or else

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1. Other; different: Ask somebody else.
2. Additional; more: Would you like anything else?
In a different or additional time, place, or manner: I always do it this way and I don't know how else it could be done. Where else do you want to go besides Miami?
or else
1. Used to indicate an alternative: We need to eat the leftovers or else buy more food.
2. Used to indicate negative consequences that will result if an action is not followed: We need to pay the bill, or else the electricity will be shut off.
3. Used after a command or demand to make a threat: Be there on time, or else!

[Middle English elles, from Old English; see al- in Indo-European roots.]
Usage Note: Else is often used redundantly in combination with prepositions such as but, except, and besides. The sentence No one else but Sam saw the accident would thus be better without else. · When a pronoun is followed by else, the possessive form is generally written with the 's following else: That must be someone else's (not someone's else) book. Both who else's and whose else are in use, but not whose else's: Who else's book could it have been? Whose else could it have been? · Sometimes the or is dropped from or else so that else functions as a conjunction, as in George Eliot's "My brother is poor, and I want to look as much like him as I can, else he may feel distant from me." This usage is rare in Standard American English, however, and sounds informal or dialectal. See Usage Note at who.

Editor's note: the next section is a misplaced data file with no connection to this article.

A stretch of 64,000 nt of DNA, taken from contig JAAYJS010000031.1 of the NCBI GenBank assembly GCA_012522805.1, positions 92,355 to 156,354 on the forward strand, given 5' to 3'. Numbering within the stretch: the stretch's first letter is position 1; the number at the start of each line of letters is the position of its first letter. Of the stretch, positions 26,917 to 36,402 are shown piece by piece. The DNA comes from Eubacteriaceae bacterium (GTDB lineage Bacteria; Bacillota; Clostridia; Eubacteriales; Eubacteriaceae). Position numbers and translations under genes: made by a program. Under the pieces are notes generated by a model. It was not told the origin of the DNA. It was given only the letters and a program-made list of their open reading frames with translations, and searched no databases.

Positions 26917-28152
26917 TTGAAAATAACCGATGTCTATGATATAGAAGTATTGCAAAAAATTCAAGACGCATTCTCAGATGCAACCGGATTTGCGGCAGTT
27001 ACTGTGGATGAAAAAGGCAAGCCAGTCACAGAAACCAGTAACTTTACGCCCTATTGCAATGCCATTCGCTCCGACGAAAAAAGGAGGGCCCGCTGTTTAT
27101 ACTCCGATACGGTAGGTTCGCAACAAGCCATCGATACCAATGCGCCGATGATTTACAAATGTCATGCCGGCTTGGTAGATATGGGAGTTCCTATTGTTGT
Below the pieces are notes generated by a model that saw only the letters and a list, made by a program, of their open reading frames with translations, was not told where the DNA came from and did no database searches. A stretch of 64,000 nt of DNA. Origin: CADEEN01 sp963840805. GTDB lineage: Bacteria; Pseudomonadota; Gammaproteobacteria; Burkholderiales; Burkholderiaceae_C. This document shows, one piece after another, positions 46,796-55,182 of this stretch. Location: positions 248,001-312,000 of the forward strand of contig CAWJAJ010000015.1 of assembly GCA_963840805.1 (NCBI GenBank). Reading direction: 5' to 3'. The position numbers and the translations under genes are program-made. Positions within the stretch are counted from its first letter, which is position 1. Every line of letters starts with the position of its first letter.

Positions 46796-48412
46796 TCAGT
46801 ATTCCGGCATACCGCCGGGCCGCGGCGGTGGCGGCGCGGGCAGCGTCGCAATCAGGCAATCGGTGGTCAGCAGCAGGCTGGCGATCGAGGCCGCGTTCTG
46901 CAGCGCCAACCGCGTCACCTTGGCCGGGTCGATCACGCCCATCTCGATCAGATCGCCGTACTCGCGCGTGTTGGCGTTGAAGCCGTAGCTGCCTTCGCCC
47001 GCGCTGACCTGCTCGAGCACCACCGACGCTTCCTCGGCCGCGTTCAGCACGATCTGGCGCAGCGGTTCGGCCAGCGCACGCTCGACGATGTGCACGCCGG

ThesaurusAntonymsRelated WordsSynonymsLegend:
Adv.1.or else - in place of, or as an alternative to; "Felix became a herpetologist instead"; "alternatively we could buy a used car"
eller ogsåellersi modsat fald
vagy különbenvagy pedig
annars; aî öîrum kosti; eîa òá aî


(els) adjective, adverb
besides; other than that already mentioned. What else can I do? Can we go anywhere else?; He took someone else's pencil.
ˌelseˈwhere adverb
in, or to, another place; somewhere or anywhere else. You must look elsewhere if you want a less tiring job.
or else
otherwise. He must have missed the train – or else he's ill.
References in classic literature ?
failed to obtain her recognition, also on temperamental grounds - either because they bored her, or else because they stood in the way of her scorns and sympathies.
That was somebody else's whoop, or else I was turned around.
You MUST have meant some mischief, or else you'd have signed your name like an honest man.